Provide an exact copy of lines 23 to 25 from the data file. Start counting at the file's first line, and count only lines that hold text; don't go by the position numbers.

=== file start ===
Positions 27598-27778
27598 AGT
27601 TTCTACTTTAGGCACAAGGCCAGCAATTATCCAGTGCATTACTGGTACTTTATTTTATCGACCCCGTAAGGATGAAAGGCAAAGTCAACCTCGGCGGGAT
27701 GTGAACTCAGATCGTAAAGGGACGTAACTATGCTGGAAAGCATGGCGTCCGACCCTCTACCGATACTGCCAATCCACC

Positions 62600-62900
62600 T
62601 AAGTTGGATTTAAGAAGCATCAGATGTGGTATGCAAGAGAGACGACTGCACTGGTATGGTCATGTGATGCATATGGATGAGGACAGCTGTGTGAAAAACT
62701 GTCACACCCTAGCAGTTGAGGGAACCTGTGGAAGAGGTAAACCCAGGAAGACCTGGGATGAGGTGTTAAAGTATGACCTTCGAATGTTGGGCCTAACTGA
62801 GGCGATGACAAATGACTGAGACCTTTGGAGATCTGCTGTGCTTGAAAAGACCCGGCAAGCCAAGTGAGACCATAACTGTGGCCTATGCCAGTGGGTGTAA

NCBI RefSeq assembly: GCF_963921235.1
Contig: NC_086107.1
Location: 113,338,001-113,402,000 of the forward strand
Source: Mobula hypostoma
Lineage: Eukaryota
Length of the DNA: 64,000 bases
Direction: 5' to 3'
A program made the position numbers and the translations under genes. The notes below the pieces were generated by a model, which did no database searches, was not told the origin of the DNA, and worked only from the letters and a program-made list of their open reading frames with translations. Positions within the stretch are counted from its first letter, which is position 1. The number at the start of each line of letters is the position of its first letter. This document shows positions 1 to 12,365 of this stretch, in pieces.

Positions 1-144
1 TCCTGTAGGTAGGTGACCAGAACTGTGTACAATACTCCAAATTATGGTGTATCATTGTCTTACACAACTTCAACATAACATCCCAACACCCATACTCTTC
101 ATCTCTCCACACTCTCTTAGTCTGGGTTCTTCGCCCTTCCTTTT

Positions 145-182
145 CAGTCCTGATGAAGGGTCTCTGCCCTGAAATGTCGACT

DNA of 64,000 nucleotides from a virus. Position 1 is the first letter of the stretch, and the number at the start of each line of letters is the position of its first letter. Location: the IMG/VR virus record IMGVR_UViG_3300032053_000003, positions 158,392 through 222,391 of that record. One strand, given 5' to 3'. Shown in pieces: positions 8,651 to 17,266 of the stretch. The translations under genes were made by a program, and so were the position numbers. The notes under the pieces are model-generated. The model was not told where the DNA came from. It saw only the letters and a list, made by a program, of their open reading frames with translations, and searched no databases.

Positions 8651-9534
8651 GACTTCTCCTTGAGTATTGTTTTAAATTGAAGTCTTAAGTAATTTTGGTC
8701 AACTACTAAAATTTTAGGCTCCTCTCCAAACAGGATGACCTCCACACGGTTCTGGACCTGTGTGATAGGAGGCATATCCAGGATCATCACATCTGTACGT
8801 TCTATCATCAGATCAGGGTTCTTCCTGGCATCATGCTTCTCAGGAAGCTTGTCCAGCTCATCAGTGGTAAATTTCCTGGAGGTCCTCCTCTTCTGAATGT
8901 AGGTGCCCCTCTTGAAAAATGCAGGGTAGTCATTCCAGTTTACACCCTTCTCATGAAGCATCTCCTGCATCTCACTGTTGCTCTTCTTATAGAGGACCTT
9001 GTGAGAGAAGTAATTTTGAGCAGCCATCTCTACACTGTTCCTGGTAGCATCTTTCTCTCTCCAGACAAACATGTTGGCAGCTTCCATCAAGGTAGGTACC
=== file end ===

DNA of 64,000 nucleotides from a virus. Position 1 is the first letter of the stretch, and the number at the start of each line of letters is the position of its first letter. Location: the IMG/VR virus record IMGVR_UViG_3300032053_000003, positions 158,392 through 222,391 of that record. One strand, given 5' to 3'. Shown in pieces: positions 8,651 to 17,266 of the stretch. The translations under genes were made by a program, and so were the position numbers. The notes under the pieces are model-generated. The model was not told where the DNA came from. It saw only the letters and a list, made by a program, of their open reading frames with translations, and searched no databases.

Positions 8651-9534
8651 GACTTCTCCTTGAGTATTGTTTTAAATTGAAGTCTTAAGTAATTTTGGTC